A close observation on the working pattern of these agencies reveals the fact that there is little participation of indigenous peoples, lack of accountability mechanisms, transparency and disclosure policies. As a result, various forms of civil societies have now come out to oppose the intervention of these international financial institutions in the region thereby delaying the developmental process of the region itself.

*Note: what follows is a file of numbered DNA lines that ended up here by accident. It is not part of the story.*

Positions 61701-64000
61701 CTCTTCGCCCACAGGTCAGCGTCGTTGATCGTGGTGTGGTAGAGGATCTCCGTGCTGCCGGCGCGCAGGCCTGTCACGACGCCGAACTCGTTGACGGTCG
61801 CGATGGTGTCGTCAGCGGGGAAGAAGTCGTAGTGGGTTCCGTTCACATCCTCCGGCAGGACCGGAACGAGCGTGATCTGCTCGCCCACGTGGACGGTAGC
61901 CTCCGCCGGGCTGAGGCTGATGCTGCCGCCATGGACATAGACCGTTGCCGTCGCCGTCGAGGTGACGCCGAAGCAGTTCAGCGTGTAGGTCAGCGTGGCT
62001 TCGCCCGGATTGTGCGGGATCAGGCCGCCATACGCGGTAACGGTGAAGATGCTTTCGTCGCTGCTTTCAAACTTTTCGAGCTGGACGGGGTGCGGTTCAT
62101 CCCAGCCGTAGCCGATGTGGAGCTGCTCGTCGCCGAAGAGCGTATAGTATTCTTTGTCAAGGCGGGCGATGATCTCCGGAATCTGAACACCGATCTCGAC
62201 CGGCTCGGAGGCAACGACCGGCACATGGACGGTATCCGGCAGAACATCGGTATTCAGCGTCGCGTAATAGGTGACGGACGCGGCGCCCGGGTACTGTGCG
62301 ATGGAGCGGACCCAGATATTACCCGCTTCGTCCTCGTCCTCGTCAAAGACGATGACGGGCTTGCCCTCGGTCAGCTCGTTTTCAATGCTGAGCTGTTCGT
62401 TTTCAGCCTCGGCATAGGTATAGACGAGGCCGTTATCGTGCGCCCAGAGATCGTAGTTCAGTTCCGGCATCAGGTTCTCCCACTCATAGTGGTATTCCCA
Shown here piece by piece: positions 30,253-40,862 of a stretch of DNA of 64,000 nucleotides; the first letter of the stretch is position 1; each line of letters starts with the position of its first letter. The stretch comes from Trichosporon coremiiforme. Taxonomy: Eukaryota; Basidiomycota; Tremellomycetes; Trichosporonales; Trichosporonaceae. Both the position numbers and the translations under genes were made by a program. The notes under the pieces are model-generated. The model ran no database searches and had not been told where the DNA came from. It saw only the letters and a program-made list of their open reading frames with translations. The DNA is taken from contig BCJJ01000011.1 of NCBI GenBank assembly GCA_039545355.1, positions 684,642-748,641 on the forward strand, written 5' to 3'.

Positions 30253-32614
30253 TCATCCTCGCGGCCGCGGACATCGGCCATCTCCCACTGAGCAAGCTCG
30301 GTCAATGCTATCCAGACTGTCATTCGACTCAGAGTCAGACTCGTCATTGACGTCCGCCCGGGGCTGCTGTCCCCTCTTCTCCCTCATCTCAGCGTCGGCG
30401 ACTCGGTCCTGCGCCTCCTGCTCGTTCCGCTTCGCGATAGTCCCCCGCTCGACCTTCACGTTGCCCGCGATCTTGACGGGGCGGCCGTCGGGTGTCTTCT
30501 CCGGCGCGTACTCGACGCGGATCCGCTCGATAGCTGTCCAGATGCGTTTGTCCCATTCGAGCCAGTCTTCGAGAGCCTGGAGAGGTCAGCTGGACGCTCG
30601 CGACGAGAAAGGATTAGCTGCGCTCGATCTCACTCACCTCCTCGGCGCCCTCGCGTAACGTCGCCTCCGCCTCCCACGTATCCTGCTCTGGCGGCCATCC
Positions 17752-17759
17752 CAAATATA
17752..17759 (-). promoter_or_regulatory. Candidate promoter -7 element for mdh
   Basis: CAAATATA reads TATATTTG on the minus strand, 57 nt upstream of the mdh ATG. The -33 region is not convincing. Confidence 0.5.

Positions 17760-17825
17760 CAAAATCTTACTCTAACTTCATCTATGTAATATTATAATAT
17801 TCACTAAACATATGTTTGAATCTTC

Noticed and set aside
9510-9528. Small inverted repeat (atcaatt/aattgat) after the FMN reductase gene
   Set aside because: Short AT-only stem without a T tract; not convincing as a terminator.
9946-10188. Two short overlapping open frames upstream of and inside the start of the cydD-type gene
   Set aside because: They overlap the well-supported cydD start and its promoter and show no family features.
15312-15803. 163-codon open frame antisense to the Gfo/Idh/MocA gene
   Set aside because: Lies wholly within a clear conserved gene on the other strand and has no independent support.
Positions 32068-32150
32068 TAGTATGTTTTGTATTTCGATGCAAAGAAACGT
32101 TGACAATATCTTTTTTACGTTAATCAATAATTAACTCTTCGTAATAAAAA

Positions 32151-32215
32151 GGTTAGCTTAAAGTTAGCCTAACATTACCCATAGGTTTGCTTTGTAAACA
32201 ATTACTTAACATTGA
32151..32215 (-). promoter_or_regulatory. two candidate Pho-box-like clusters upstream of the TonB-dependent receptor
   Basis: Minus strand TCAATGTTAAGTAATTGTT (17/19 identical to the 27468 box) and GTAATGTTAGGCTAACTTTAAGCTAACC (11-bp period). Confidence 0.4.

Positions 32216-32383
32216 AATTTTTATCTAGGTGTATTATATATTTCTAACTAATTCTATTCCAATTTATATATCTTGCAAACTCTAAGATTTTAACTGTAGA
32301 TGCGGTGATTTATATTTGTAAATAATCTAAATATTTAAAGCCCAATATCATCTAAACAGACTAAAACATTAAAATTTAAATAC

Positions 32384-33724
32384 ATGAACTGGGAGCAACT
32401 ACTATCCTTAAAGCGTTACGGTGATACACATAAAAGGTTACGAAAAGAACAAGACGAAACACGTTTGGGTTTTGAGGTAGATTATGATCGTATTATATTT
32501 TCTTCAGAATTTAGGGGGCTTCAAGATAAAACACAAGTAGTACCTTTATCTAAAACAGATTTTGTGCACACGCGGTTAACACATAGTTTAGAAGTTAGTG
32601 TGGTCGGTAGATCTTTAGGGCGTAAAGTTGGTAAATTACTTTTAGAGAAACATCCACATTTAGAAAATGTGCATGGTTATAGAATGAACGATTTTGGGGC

Therefore, it may be argued that in the process of developmental planning of the region, it is imperative for the planners to formulate policies to suit various demands of the newly emerging impact of the liberalization process as well as the existing tribal economy of the region.

* Dr Kshetri Rajiv wrote this article for Hueiyen Lanpao(English Edition)
The author is a Research Associate at Centre for Political Studies, School of Social Sciences, Jawaharlal Nehru University, New Delhi
This article was webcasted on March 30, 2011.